KMT demands premier, minister quit

PROTESTED::Numerous controversies erupted during the government’s term in office, causing social turmoil and discontent, KMT caucus convener Sufin Siluko said

By Alison Hsiao  /  Staff reporter

Sat, Feb 18, 2017 - Page 3

Chinese Nationalist Party (KMT) lawmakers yesterday pounded on their desks in the Legislative Yuan’s main assembly chamber before Premier Lin Chun (林全) presented the Cabinet’s policy report, calling for the resignation of the premier and Minister of Transportation and Communications Hochen Tan (賀陳旦).

On the first day of the new legislative plenary session, when Lin was scheduled to present the policy report, the KMT caucus greeted the premier and other officials with jeers and placards.

“Lin Chuan step down,” “I thump the desk because the people are discontented” and “the one fixed day off and one rest day policy made everybody lose,” the lawmakers shouted.

Yesterday marked the 270th day since Lin’s Cabinet took office.

“The KMT caucus did not obstruct Lin’s report by occupying the speaker’s podium, but drew attention to the administration’s poor performance to show that the government has been incompetent in the past 270 days,” the caucus said.

The desk-pounding was in reference to President Tsai Ing-wen’s (蔡英文) comment before her inauguration that the public could “thump the desk if it thinks the government failed to heed its opinions,” the caucus said.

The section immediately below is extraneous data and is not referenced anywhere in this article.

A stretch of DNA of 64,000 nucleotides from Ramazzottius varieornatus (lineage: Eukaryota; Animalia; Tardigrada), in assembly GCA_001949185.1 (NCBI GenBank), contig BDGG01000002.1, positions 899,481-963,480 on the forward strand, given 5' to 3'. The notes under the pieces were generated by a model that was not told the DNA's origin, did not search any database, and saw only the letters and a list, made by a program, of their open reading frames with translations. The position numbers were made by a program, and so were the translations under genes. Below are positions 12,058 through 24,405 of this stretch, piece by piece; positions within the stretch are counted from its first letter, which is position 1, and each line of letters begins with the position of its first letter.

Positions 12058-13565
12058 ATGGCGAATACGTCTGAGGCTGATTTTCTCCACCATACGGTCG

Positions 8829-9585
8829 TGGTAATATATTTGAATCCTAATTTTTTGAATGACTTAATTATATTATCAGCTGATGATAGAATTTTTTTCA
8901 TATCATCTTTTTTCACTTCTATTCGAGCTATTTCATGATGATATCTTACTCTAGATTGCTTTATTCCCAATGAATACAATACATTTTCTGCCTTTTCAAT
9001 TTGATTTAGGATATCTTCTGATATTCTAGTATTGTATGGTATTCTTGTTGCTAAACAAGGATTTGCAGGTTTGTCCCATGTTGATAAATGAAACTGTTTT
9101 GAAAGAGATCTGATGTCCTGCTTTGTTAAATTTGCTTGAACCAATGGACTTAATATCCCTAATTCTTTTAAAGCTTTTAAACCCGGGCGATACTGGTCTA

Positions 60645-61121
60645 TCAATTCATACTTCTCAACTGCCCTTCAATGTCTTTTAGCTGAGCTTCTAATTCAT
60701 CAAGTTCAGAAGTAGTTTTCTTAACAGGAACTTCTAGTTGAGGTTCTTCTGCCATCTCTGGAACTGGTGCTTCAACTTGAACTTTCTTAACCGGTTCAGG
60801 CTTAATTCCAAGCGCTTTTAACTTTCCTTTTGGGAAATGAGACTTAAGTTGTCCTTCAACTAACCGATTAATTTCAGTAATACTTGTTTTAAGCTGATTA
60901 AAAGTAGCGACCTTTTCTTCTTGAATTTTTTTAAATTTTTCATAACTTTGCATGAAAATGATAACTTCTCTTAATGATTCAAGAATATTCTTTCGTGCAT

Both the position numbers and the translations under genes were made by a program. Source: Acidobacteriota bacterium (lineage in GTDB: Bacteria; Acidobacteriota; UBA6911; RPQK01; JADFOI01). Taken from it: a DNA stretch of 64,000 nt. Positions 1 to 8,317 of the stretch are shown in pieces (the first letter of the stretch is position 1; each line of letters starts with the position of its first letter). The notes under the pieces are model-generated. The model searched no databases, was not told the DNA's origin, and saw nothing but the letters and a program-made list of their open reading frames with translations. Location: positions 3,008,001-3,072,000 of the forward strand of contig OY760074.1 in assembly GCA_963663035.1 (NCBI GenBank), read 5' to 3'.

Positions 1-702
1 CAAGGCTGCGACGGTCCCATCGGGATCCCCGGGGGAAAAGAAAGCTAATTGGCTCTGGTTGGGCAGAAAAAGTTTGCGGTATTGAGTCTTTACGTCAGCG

KMT caucus convener Sufin Siluko (廖國棟) said ever since the new administration took office, controversies over “pork imports from the US; the illegitimate party assets settlement act; the new labor policy; the import of Japanese food products from prefectures affected by radiation; China Airlines flight attendants’ strike; the bankruptcy of TransAsia Airways; Taiwan Railways Administration employees going on strike; a fatal bus accident; and marriage equality and pension reforms” have caused social turmoil and stoked public discontent.

KMT lawmakers said Hochen’s remarks after Monday night’s bus accident that claimed 33 lives were disappointing and that he should shoulder the political responsibility for the “catastrophic mishap” and resign.

Lin, who took the podium after the protest, touted the government’s achievements.

Lin said the “difficulties have been overcome and change has begun,” adding that the nation needs comprehensive and structural transformational reforms, which “are inevitably accompanied by short-term pain and anxiety that have to be faced with determination and courage.”

He listed achievements the Cabinet has made over the past eight months, including the business climate monitor being “green” for six consecutive months; the rise in exports; the promotion of structural transformation of industries, such as “green” energy and the “Asian Silicon Valley” project focusing on Internet of Things and innovative start-ups; and a project to manufacture military aircraft domestically.

Other ongoing projects that Lin mentioned were the Taipei Taoyuan International Airport MRT line; the “long-term care 2.0” project; labor reforms that ensure better labor rights in terms of days off and overtime pay; and amendments to the Electricity Act (電業法) that would accelerate the development of “renewable” energy and liberalize the energy sector.

Lin also presented a report on Monday’s bus accident, and “sincerely apologized to the nation for possible lapses and inconsideration on part of the Ministry of Transportation and Communications.”

The government will “improve bus installations; enhance and raise the standards of bus inspections; step up random checks; clamp down on high-risk tours and sub-standard travel agencies; and tighten labor controls to make sure that the drivers are not overworked,” Lin said.